Cinema Therapy: Why Did I Get Married?
“Everyone’s relationship appears to be a mess” is a statement that may be one of the messages in the 2007 movie, Why Did I Get Married? However, the film’s main message seems a bit more optimistic: No matter how difficult things get, nearly everyone’s relationship is salvageable, if a couple is motivated to take the time necessary to repair it, beginning with self-reflection, followed by understanding how things got off track, then working on how to grow from it. Running away from issues isn’t the answer. The rewards for staying put and mending what’s broken may become a healthier relationship.
‘Why Did I Get Married?’ is a 2007 American comedy-drama written, produced, and directed by Tyler Perry, who also stars in the movie. Perry knows how to cleverly tell a story that resonates with a big audience, including issues that cross ethnic and cultural lines. Adapted from Perry’s book, the characters are based on real-life members of his own family, and they demonstrate that some couples can make positive changes, no matter how difficult.
Relationships as shown in the movie
The story is about four best-friend couples who meet together in a cabin once a year to catch up on things. One of the main characters is a psychologist, Dr. Patricia Agnew (Janet Jackson), who has written a book titled, Why Did I Get Married? She and her architect spouse, Gavin (Malik Yoba), appear to be the perfect couple but are aching on the inside after the auto-accident death of their young son. They are clearly not dealing well with their grief. Another couple, hair-care guru Angela (Tasha Smith) and Marcus (Michael Jai White), an ex-pro football player who now works for her, can’t stop bickering. They bicker on the drive up to the cabin and they bicker after they get there. Then there’s Terry (Tyler Perry), a pediatrician, and Diane (Sharon Leal), a work-obsessed attorney. Finally, there’s Sheila, a beaten down housewife who is 80 pounds overweight, and her husband, Mike, who is having an affair with the ninth character who shows up, a “hot chick” single.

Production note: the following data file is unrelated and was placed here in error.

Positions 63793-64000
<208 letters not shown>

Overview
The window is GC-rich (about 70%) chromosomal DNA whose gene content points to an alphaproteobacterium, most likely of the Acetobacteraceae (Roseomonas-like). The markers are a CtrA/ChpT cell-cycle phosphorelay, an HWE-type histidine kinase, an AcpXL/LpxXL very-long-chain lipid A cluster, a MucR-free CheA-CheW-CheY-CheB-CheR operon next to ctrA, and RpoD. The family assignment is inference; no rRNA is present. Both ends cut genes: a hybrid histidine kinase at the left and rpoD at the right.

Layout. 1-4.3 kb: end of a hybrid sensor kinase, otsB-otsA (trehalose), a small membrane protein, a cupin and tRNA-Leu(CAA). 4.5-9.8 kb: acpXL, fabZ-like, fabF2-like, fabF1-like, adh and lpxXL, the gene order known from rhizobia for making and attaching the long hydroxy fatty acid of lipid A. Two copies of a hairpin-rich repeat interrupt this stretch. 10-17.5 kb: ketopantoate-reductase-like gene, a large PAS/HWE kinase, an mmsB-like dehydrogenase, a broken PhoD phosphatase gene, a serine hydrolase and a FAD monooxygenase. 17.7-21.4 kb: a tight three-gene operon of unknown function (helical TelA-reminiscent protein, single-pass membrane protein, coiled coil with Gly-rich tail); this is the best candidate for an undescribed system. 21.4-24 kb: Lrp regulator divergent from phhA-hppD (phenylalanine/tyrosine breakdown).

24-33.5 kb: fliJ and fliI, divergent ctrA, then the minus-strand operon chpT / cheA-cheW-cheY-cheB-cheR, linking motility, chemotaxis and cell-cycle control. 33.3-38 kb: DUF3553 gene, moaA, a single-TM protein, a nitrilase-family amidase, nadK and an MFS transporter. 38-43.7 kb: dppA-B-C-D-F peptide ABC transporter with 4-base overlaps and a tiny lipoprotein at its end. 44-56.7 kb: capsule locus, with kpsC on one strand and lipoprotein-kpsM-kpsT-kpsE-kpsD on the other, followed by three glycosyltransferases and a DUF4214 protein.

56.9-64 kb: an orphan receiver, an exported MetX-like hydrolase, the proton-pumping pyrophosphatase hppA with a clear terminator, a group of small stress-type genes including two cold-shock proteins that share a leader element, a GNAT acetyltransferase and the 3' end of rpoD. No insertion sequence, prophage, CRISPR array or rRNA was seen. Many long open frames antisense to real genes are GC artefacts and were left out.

As the week progresses, the couples begin to open-up about problems within their marriages: They grapple with issues of commitment, love, betrayal, and forgiveness. Mike admits to his affair, stating that Sheila’s weight makes her no longer attractive to him. However, Mike, her not-so-better-half, spends his days either needling her about her weight or cheating on her. Sheila, devastated by Mike’s infidelity, announces that her life is “nothing” without him. Their conflict forces the other couples to discuss the issue of: Can you get everything you need from your spouse?
How many wives in the film, such as Sheila, feel that they have no “weight” in the marriage? How many women believe they “should” take a back seat to their man, even a cheating, deceiving one? The movie seems to reference the story of singer Tina Turner’s rise to stardom and how she gained the courage to break free from her own abusive husband, Ike Turner.